cc licensed ( BY NC ) flickr photo shared by Sebastián-Dario

So what am I talking about? Well of course, as you prepare your presentation (or indeed work on other image-related tasks in your professional work) one of the things you are doing is noting where the image comes from and providing a hyperlinked attribution. If, like me, you are backed into a corner for time, then you will most certainly end up at Flickr. (Even if not in a rush I still prefer to use FlickrCC, and think laterally in my search terms! I also love the new things it throws up for me.)

There are a few reasons for this:
1. You can store your own images at Flickr and build your own collections
2. You can ‘favourite’ other peoples CC.  images (something I regularly do as I collect images for my various bits of work)
3. Now you can also install a nice GreaseMonkey script to make the image attribute even easier.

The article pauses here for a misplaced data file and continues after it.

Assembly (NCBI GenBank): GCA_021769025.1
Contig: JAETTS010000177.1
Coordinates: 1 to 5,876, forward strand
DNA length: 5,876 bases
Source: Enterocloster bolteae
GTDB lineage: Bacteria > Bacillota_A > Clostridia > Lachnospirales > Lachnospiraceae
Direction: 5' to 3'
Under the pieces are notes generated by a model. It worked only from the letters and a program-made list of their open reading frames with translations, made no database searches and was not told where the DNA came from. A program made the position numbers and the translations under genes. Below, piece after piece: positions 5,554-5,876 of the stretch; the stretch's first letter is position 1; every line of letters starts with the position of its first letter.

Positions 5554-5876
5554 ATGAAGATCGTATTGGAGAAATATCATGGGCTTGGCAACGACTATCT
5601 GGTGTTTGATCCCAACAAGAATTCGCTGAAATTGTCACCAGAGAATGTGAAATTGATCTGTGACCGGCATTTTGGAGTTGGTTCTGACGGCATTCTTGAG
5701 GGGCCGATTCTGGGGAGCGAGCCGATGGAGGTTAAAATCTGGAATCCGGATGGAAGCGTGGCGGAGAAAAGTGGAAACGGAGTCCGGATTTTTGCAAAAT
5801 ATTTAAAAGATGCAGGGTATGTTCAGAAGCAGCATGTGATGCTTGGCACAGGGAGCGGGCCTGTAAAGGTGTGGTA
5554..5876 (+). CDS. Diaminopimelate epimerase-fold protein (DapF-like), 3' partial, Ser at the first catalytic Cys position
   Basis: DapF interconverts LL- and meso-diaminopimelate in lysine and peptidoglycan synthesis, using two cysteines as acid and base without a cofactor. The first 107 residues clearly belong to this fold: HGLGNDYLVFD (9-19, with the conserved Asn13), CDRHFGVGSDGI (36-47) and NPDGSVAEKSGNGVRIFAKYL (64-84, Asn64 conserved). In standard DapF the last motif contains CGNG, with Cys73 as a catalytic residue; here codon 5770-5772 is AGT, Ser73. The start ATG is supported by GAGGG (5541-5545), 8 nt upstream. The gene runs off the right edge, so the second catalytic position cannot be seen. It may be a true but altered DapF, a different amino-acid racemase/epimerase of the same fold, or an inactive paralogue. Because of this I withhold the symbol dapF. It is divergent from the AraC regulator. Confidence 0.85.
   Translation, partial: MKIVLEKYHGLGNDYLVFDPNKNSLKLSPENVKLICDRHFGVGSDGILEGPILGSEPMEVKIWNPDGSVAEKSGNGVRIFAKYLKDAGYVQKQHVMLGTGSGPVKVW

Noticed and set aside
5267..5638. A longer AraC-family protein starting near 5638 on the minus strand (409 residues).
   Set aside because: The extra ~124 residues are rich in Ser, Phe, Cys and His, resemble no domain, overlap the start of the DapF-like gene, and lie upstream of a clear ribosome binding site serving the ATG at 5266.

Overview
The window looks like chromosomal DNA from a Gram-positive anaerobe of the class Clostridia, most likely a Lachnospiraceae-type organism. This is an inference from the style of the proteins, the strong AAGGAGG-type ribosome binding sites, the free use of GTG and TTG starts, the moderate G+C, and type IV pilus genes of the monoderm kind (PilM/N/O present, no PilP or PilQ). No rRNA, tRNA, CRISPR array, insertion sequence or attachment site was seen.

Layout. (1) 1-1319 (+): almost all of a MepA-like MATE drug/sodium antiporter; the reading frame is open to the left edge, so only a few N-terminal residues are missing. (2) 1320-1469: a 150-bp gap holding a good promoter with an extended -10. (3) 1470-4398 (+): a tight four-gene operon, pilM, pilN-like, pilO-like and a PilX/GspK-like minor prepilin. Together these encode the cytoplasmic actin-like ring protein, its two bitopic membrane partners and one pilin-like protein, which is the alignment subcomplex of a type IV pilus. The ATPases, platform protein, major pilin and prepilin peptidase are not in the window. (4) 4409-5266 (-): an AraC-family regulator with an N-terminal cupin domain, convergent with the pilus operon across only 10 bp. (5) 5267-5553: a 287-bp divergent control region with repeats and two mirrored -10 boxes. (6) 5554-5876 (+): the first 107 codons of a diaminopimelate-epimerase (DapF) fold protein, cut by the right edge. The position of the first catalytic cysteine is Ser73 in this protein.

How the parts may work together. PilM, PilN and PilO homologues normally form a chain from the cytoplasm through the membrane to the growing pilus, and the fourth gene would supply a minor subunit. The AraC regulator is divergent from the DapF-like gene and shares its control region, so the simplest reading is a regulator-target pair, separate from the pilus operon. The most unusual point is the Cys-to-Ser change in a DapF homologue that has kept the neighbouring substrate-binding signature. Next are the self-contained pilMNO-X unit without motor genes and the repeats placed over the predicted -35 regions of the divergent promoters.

Here’s what it’s about – read on, only if you are keen for an adventure!

Alan Levine has written a Flickr Attribution Helper – a browser script that embeds easy to copy attribution text to creative commons licensed flickr images. Greasemonkey is an add-on for Firefox browser. Once Greasemonkey is installed, you have the ability to add all sorts of magical things to the functionality of your browser.

To be honest, the only one I have ever added is Alan’s Flickr Attribtion Helper – but its insanely useful! See the image above – that red tee-shirt and the attribution were simply copied from the HTML box and pasted here in the blog! Done in one go!

Stephen Ridgeway, from New South Wales Australia, created a video that explains how to use the Flickr CC Attribution helper (thank goodness – a blog post by itself would never do it!). Download and install the Flickr Attribution helper (after you have installed Greasmonkey). Then watch the magic happen every time you go to a Flickr image!

Google reading levels and more


cc licensed ( BY NC ) flickr photo shared by Cayusa

Google does have traction, and can be used for many useful things, especially when people are not familiar with many other options. So it’s good to keep up-to-date with new features added to Google.